Two versions of Chestnut Mare open the DVD, or should I say one version of Chestnut Mare but with slightly differing camera angles and psychedelic backdrops. Eight Miles High is a lengthy instrumental workout dominated, in the main, by the rhythm section and notably a lengthy bass solo from the late Skip Battin. Tempo shifts and improvisation are the key here. Mr Tambourine Man appears only once and is pretty much nailed in this acoustic version, with slight variations to the melody line. Three versions of Black Mountain Rag? Well not really. Taking into consideration that these sessions were fairly relaxed and recorded as they happened there is a slight amount of tongue in cheek tomfoolery going on. Gene Parsons steps from behind the kit to play banjo - but once they get going it is as it says on the label... Last are the two variations on a theme that are So You Want to Be A Rock 'N' Roll Star.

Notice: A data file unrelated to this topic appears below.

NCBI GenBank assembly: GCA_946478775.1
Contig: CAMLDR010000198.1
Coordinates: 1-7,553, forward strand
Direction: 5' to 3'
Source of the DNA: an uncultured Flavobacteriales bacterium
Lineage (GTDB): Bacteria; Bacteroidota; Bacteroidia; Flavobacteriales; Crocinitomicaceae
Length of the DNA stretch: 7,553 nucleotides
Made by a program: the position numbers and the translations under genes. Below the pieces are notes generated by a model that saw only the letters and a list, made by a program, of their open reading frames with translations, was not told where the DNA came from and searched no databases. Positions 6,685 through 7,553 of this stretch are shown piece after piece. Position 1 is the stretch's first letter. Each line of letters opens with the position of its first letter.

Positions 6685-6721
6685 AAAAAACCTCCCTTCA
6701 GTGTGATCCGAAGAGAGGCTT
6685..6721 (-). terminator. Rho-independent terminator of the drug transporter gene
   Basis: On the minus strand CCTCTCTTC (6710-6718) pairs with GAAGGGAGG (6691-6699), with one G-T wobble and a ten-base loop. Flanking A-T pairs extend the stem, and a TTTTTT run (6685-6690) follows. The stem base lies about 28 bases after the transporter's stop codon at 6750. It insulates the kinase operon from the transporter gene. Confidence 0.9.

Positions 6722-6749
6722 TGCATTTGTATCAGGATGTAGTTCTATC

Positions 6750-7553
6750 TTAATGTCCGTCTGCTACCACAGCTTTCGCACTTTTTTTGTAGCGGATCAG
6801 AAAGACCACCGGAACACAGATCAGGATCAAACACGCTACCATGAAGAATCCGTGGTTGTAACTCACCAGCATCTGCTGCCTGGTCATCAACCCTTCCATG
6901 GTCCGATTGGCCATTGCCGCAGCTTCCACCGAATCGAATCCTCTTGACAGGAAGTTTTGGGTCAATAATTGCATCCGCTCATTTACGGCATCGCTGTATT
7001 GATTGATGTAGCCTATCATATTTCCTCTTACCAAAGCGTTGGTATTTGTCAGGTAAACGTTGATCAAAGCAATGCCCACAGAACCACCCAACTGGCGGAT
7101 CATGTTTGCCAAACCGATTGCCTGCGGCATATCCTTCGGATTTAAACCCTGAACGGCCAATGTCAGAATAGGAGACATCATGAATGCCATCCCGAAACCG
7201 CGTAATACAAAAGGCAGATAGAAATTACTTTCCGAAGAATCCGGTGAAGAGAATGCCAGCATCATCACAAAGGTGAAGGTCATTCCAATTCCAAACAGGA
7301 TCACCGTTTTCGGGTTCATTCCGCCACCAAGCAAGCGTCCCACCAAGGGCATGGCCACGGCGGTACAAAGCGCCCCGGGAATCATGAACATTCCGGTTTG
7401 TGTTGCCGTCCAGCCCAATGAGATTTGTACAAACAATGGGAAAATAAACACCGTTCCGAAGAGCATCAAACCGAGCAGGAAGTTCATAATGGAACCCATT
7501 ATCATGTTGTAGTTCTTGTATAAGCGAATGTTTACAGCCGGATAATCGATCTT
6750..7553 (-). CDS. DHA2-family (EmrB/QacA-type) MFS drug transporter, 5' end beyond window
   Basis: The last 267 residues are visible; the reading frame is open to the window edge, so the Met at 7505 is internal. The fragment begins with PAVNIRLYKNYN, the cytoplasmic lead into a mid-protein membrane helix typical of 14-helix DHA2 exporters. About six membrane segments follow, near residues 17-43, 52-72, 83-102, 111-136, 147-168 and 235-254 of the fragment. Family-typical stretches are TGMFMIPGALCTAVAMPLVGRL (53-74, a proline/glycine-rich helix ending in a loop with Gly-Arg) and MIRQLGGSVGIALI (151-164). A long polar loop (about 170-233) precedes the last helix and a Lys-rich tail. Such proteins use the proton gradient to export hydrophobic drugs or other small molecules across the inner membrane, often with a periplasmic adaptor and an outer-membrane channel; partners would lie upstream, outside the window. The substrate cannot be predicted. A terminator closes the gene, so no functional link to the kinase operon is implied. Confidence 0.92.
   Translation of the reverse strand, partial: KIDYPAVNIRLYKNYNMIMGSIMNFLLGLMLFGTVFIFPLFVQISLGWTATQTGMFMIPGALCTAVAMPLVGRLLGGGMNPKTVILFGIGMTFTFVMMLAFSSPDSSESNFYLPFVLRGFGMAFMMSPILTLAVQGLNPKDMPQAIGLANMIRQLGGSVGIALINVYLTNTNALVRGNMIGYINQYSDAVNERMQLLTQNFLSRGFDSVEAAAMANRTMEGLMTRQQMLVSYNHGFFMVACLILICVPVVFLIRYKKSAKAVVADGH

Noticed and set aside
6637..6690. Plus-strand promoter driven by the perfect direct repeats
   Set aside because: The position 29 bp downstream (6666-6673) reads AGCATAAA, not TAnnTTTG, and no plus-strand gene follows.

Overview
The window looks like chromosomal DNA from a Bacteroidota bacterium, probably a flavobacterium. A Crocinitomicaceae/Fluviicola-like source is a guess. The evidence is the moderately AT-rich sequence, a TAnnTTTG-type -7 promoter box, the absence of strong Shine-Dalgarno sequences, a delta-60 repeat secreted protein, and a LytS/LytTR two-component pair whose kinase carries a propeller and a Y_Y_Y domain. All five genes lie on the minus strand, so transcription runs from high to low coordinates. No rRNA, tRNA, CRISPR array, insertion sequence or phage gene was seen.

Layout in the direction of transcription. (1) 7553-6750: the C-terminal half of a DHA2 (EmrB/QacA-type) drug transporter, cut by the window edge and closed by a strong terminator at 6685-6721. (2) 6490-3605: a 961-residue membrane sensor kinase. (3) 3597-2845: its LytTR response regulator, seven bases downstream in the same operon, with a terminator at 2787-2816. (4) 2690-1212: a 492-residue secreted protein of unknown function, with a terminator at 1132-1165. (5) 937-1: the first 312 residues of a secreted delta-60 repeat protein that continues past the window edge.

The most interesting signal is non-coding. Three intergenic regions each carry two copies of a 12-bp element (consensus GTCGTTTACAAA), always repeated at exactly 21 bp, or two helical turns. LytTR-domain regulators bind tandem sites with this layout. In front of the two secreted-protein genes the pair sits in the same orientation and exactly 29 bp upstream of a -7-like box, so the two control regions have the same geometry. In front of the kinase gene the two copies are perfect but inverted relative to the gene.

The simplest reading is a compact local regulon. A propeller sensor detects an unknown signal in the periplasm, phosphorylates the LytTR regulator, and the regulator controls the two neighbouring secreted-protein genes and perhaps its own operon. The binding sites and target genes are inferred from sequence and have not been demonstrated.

There is certainly no doubting the influence The Byrds have had on popular music. And over the years I've noted many a reference to the band within the the DPRP reviews. Again I would not go as to suggest that The Byrds ever fell into the progressive cauldron, but their influence can be heard time and time again.
As alluded to in the previous review, I'm not entirely sure as to the target audience for these DVDs. The Byrds completists?
Entertaining if not essential...
Conclusion: 4 out of 10